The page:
The most inviting and right-feeling of the original channels may be Geek & Sundry, as befits the persona of its creator, the actress and writer Felicia Day, as the geek’s geek. It’s now the YouTube home for “The Guild,” Ms. Day’s influential Web series about role-playing online gamers.
One thing a YouTube channel can do better than a television one is express succinctly the point of view of its creator — just ask Oprah Winfrey — and everything on Geek & Sundry embodies the fact that online or off, Ms. Day, who’s currently appearing in Syfy’s egghead dramedy “Eureka,” never hides how smart and funny she is.
How awesome is Felicia? So awesome that, even in an article that tries really hard to insult and dismiss everything YouTube is doing with the new original channels, this is what they said about her and Geek and Sundry.
Looks like I touched a nerve with my reblogging yesterday and the comments I made about the list and the music on it - and that’s OK. I stand by my comments and I think that leads into a whole other discussion about how wizard rock is perceived by fans in 2012 vs. let’s say, 2007. The aspect of production values is something that’s come up time and time again when it comes to bands and their popularity/appeal and I definitely think it’s something worth talking about.
I think two points need to be made clear from the get-go here:
1) I always liked better production values FOR MY OWN MUSIC. Why? Because that’s how I heard it in my head when I was writing the songs. I *wanted* to have walls of guitars and booming drums, because my inner Billy Corgan was with me the entire time I was writing Crisis songs. That certainly doesn’t mean I don’t like wrock that’s just a vocalist and a guitar, or a vocalist and a piano, or whatever. I taught myself how to craft songs in that way via trial and error, reading voraciously online about production techniques and values, and using free or very low cost software (not cracked Waves plugs, that’s for damn sure), staying up until 2am trying different things. And if a musician is happy laying down one acoustic guitar track and 1 vocal and considering their song complete, then more power to ‘em. If that was their vision for THEIR song, then mission accomplished.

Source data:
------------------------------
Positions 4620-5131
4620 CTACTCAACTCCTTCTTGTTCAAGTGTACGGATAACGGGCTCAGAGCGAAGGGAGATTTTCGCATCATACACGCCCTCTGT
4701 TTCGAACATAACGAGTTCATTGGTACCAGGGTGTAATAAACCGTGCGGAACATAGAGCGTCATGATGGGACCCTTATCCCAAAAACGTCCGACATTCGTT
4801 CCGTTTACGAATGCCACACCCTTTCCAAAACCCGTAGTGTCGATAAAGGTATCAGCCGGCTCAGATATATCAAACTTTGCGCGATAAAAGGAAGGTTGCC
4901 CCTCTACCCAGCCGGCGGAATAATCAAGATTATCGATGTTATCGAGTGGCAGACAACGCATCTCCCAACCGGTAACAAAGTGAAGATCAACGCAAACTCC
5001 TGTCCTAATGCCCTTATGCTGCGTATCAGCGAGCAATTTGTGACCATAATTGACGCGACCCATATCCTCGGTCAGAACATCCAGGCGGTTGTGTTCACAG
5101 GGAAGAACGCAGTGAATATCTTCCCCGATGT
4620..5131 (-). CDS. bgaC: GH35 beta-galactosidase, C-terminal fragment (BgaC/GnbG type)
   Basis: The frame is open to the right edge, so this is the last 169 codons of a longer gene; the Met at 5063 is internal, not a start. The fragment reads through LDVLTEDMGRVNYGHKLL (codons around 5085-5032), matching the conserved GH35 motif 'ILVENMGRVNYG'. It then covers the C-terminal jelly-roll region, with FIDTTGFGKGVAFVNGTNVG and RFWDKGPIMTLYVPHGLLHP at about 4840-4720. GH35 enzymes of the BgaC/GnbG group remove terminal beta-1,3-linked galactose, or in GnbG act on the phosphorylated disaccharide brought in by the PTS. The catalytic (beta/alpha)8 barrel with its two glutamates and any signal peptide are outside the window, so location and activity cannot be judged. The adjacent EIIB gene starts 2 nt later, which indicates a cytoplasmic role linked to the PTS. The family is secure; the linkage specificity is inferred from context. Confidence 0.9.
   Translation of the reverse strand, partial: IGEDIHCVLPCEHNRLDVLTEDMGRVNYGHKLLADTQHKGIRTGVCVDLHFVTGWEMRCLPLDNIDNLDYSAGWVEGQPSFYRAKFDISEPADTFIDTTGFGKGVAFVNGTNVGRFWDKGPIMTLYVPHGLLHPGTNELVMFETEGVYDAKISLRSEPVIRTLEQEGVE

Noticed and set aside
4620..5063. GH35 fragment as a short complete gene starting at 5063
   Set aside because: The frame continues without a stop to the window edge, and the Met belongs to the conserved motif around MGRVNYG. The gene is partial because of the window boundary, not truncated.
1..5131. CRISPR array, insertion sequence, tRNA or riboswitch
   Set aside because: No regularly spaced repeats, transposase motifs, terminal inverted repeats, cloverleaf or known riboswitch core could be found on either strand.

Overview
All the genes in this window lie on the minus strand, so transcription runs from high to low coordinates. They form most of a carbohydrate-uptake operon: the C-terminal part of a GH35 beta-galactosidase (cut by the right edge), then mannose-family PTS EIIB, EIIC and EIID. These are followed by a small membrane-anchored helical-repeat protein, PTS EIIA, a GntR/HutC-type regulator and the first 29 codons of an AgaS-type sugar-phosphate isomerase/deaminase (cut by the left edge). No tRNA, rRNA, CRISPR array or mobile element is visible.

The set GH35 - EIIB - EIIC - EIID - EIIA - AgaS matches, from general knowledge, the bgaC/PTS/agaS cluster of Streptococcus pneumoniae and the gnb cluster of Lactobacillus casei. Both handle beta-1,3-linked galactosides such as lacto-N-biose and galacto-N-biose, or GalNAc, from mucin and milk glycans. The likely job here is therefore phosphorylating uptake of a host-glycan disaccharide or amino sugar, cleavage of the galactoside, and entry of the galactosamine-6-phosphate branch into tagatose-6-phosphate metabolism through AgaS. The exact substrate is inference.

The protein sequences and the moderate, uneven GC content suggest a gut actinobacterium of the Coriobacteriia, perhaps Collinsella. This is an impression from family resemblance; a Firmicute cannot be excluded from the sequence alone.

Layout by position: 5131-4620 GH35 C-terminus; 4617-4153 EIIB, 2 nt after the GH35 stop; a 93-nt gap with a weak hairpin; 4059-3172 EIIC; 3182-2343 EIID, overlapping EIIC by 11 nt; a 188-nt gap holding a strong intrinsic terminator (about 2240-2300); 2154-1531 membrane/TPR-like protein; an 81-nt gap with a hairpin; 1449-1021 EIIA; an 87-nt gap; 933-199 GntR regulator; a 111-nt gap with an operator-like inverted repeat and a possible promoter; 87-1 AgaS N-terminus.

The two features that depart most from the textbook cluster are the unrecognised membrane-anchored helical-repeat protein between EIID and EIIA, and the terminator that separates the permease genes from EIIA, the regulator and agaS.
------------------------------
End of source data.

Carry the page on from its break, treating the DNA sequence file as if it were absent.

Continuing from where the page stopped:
2) We all like what we like - that’s human of us. I’d never tell someone “sorry, you can’t like that” because how assholish is that? VERY. But by the same token I completely understand that someone who normally listens to rap music is probably going to be drawn more to MC Kreacher than they are Voldemort. Someone who only listens to modern pop music may not like early Harry and the Potters. Again - completely understandable.
OK, now that that’s out of the way!
Wizard rock started out very lo-fi and DIY/indie and has always (for the most part) maintained that aesthetic. It’s all about doing it for yourself, being happy with what you’ve created, and if others like it, then that’s awesome. I don’t think anyone seriously said “hey I want to get famous so I’m going to start a wrock band”… at least not in the beginning, anyways. Now with iTunes and YouTube “fame”, it might be a different story. But everything I listened to when I first learned about wrock was all about having fun and just creating something that others could relate to and enjoy.
I’d like to add that I legitimately love the wizard rock community. I’ve met some of my best friends and most favorite people though wizard rock.
I can, however, attest to the fact that they are some people who don’t want to give new or smaller wrock bands a chance. As a not-so-well-known wizard rocker, the majority of my experiences with fans and fellow wrockers have been positive and encouraging. There have been a few times, though, when it wasn’t so great. I once was completely ignored by someone setting up a wrock show because I’m not a “big name” wrocker. I can tell you, it’s discouraging. For some people, it might even be enough to make them quit.
I’ve always made it a point to listen to any and all wizard rock I come across. Sure, I might not like some of it based on personal preference, but I do give it a chance. I encourage you to do the same. Trust me, it’s a policy that’s paid off. For example, I’m not big on hip hop but I gave Swish & Flick a chance and you know what? “In the House of Slytherin” is one of my top three favorite wizard rock records ever. Give everyone a chance. You never know what you might come across.
What is comes down to, at least for me is: support wizard rockers, no matter who they are.